ANKARA, Oct. 30 (Xinhua) -- A newly built railway line, which connects Azerbaijan, Turkey and Georgia in Azerbaijan's capital city of Baku, has been inaugurated Monday, linking central Asia and Europe through the Caucasus region.
The Baku-Tbilisi-Kars (BTK) Railway, linking London to Beijing, will have the capacity to annually transport 1 million passengers and 6.5 million tons of freight at the initial stage.
The first train departed from Baku following an inauguration attended by Turkish President Recep Tayyip Erdogan, Azerbaijani President Ilham Aliyev and Georgian Prime Minister Giorgi Kvirikashvili.
"The BTK railway will not only connect Azerbaijan, Georgia and Turkey, but also Europe and Asia. By this railway cargo and passengers will be transported nonstop from London to China," noted Erdogan during the official opening ceremony in Baku.
He also pointed out that the new railway will create great social and economic benefits for the entire region while his Azeri counterpart underlined the "historic" significance of the line.
"It is expected to transport 17 million tons of cargos at the next stage. And then larger volumes will be transported," President Aliyev said, adding that "the BTK railway is becoming an important part of Eurasia's transport map."
The BTK promises to provide an economic boost to the region, increase connectivity between Europe and Asia and encourage more freight to go by rail, as China is Europe's second biggest trading partner behind the United States, while Europe is China's biggest trading partner.
The date of the first official run of the 825 km line coincides with the liberation day of Kars, a city in northeastern Turkey and the last stop on the BTK line. The initial plan was to open the railway in 2010 but it was delayed several times, mainly for financial reasons.
Turkish Transportation, Maritime Affairs and Communication Minister Ahmet Arslan mentioned two obstacles in uninterrupted goods transport between Beijing and London via railways, which have been solved through multilateral efforts.
"The first was the Bosporus Strait, in Istanbul, Turkey's economic hub. We have solved this problem, as you know. The other one was the missing line between Kars and Akhalkalaki in Georgia. That link is now established through the BTK line," he said.
Arslan said that the railway would add significant value to countries hosting the line and revive the regional economy. It will also facilitate the delivery of goods to target markets. The new railway corridor, he said, will enable easier transportation between Turkey and Asia as well as the Caucasus and European countries.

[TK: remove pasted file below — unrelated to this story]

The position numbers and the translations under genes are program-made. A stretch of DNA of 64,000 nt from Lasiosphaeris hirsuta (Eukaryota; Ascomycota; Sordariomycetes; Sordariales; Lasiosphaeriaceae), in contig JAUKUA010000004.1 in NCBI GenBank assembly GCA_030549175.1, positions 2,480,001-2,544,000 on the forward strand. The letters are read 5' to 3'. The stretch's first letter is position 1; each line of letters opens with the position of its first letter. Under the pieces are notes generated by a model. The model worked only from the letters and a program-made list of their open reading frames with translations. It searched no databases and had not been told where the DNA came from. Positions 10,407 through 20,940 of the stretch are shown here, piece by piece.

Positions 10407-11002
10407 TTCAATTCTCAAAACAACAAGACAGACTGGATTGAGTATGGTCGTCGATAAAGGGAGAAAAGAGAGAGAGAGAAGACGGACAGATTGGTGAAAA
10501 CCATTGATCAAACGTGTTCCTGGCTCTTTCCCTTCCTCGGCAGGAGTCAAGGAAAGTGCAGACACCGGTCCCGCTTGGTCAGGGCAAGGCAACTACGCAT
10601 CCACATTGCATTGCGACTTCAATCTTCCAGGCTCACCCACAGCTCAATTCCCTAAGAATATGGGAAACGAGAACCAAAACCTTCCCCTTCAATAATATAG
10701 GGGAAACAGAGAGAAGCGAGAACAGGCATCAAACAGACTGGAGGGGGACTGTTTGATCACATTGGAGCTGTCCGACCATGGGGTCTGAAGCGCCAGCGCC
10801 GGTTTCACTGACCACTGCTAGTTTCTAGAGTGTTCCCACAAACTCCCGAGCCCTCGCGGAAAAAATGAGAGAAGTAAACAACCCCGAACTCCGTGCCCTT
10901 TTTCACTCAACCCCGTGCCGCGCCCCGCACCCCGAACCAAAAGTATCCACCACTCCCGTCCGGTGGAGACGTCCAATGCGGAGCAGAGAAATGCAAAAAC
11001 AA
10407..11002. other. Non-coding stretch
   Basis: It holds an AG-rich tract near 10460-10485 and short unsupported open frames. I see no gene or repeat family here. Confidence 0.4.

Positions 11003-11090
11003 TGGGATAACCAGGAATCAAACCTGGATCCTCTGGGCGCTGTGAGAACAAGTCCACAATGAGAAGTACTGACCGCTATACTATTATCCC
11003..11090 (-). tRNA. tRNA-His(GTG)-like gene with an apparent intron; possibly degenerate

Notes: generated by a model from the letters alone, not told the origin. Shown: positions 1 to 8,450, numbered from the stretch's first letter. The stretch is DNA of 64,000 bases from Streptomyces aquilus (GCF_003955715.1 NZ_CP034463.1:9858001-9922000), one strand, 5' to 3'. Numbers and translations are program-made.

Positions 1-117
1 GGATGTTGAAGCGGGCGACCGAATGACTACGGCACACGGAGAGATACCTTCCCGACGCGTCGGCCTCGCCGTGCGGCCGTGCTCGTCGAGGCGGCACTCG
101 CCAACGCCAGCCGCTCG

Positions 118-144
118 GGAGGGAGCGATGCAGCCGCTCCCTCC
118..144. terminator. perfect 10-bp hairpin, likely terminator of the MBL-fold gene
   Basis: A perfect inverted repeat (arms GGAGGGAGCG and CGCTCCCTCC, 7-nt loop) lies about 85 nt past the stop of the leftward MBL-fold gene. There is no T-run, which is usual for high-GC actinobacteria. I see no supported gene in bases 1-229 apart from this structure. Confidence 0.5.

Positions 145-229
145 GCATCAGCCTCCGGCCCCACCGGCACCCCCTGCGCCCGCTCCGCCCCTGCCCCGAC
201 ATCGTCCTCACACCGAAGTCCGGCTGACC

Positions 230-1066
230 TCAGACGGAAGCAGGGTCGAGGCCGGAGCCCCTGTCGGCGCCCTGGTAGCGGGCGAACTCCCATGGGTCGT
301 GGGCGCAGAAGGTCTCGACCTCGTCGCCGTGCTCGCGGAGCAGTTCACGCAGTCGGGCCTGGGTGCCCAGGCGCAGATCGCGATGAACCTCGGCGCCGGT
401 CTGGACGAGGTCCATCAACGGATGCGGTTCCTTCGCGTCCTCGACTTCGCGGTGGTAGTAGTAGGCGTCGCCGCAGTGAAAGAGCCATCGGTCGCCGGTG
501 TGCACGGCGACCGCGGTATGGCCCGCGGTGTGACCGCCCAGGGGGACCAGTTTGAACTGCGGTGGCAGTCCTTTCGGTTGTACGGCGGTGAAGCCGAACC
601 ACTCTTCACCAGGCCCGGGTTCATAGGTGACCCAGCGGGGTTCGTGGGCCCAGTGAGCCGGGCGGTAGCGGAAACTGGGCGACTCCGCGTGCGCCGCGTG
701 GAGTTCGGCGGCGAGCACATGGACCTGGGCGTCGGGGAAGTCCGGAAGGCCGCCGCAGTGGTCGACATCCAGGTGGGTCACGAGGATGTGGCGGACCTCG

"Transportation of goods manufactured and produced in China as well as raw materials will be facilitated via an uninterrupted line of railways," Arslan said.
"Investors who want to set up logistics centers in Eastern Anatolia and carry goods from the region to other areas are looking forward to the project," he added.
Turkey inaugurated in 2013 the world's deepest underwater railway tunnel under the Bosphorus strait in Istanbul, Marmaray, connecting the European and Asian continents for the first time.
Experts underlined the strategic importance of the BTK amid China's Belt and Road Initiative, which aims to build a trade and infrastructure network connecting Asia with Europe and Africa along and beyond the ancient Silk Road trade routes.
Turkey is also working extensively on the Middle Corridor plan, linking by railway Kars to its western city of Edirne, at Europe's gate on the Greek border.
"When this railway is operational, Turkey will play a major role in connecting London to Beijing, through new highways and railways. We always say that Turkey is a bridge between Europe and Asia, but this will then be physically true," said Altay Atli, researcher at the Istanbul-based Sabanci University's Istanbul Policy center.
"The BTK is very appropriate to the logic of the Belt and Road Initiative, and has a global importance in regards to the interconnectivity between the European and Asian continents," said Atli.
The BTK railway will reduce the transport time of goods from China to Europe and vice versa to 15 days, which is less than half of the time that it takes today through sea transportation.
"The BTK will offer easier, less expensive transportation options, will strengthen people-to-people contacts, contribute to developments to increase the welfare of the region with tourism, promote mobility of goods and people and integrate the region with the international community and markets," said Ozge Nur Ogutcu, an analyst at the Ankara-based Center for Eurasian Studies in a recent report.
"For centuries the Silk Road was the main focus. Even today, as it was in the past, any project that contains corridors passing through this region will benefit all actors. This route provided and still provides a good base for win-win trade and for Silk Road-built connections," added Ogutcu.